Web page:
If you think that smokeless tobacco is a healthier alternative to cigarettes, you should know that “snuff dippers” consume (on average) ten times the amount of cancer-causing substances (nitrosamines) that cigarette smokers do. While cigarette smokers are six times more likely than non-smokers to develop oral cancers, users of smokeless tobacco products are 50 times more likely to develop cancers of the cheek, gums, and lining of the lips. Moreover, smokeless tobacco users absorb nicotine at 2-3 times the rate that cigarette smokers do. When you put just these two facts together, you get a lethal combination. The 5- and 10-year survival rates for patients with all stages of oral cavity and pharynx cancers are 56% and 41%, respectively.

P.S. Babe Ruth, who was one of a large number of baseball players who liked to “dip” smokeless tobacco, died at age 52 of an oropharyngeal tumor, a cancerous tumor in the back part of the throat.



The aspect of dental implants that makes them so durable and effective, “osseointegration,” occurs when bone cells attach themselves directly to the titanium surface of the dental implant.  This phenomenon was discovered quite by accident over 50 years ago  by a Swedish surgeon who was conducting research into the healing patterns of bone tissue. He found that, when pure titanium comes in contact with living bone tissue, they form a permanent biological adhesion. Dentists were quick to make use of this phenomenon for dental implantation. Today, this innovation stands at the center of tooth-implant technology that utilizes titanium implants to serve as the rooted foundation for the attachment of prosthetic teeth that feel and look like natural teeth.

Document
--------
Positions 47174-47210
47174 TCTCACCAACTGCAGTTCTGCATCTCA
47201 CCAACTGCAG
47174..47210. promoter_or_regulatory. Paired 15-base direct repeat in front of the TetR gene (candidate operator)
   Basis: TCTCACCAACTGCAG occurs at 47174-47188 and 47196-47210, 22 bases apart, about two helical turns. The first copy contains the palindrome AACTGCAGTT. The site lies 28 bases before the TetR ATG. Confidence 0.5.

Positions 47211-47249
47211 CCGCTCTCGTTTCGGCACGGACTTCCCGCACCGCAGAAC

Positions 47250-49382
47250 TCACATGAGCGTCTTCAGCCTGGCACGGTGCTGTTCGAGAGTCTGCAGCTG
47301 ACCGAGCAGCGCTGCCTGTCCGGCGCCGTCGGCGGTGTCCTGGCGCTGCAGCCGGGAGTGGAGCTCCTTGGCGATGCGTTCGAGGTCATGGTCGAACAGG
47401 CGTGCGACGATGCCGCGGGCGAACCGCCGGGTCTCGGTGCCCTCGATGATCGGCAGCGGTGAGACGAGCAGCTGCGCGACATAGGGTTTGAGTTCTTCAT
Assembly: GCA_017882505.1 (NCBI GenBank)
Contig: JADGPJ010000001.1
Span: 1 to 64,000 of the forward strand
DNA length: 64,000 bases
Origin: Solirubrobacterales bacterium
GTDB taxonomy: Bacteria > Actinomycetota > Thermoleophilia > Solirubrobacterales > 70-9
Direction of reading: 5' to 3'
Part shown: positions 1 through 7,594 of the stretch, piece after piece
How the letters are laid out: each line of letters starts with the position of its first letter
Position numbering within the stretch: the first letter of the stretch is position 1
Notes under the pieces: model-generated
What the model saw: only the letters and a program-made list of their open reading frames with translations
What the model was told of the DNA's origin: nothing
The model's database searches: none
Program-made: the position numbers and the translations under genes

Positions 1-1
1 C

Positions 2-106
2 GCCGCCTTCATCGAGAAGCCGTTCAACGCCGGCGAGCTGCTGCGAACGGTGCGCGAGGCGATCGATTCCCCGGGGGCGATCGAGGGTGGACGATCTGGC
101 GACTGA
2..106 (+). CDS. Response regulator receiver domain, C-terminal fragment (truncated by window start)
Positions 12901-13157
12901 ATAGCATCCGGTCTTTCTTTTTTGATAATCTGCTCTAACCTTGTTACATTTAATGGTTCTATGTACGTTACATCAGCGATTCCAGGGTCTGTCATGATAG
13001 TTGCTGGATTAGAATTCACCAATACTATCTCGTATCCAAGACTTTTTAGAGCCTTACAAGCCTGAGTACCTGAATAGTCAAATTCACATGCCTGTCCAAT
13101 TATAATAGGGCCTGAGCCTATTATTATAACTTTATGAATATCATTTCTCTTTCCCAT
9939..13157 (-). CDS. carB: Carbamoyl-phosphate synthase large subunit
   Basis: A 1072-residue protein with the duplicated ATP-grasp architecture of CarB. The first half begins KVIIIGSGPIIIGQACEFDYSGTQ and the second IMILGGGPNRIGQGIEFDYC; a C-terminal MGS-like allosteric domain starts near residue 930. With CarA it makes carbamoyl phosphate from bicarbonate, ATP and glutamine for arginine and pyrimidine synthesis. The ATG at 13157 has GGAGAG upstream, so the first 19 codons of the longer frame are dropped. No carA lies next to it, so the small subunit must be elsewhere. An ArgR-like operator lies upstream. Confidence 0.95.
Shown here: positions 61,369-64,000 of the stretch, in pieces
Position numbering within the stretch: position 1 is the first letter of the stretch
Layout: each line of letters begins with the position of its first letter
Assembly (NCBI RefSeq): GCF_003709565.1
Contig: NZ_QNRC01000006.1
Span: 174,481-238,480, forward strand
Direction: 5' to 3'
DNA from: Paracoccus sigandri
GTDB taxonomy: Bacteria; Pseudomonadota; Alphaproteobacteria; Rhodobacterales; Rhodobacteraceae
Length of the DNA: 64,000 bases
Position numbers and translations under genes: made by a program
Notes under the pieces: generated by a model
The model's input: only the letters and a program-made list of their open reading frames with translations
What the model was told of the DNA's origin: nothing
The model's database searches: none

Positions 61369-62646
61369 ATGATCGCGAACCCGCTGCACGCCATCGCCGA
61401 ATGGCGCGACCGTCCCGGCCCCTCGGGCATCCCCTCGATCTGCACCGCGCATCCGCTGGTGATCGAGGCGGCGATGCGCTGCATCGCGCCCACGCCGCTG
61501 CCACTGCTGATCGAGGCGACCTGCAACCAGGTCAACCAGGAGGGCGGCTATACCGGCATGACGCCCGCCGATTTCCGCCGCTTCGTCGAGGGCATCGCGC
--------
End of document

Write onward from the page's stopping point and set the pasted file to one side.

P.S. Dental implants are composed of the titanium implant (which is inserted directly into the bone), the abutment (which connects the implant device to the prosthetic tooth), and  the overlying crown or denture.



While daily brushing and flossing and regular visits to the dentist are important for everyone, people with diabetes face a particular challenge since poorly controlled blood sugars raise the risk of a number of oral health problems. Uncontrolled diabetes impairs white blood cells, the body’s main defense against bacterial infections that can occur in the mouth. As diabetics’ ability to fight bacterial infections is reduced, they face a higher risk of developing gum inflammation (gingivitis and periodontitis). Other potential oral problems related to diabetes include dry mouth (which can lead to soreness, ulcers, infections, and tooth decay) and fungal infections (thrush) that arise from antibiotic use. Diabetics who smoke face an even higher risk of developing thrush and periodontal disease.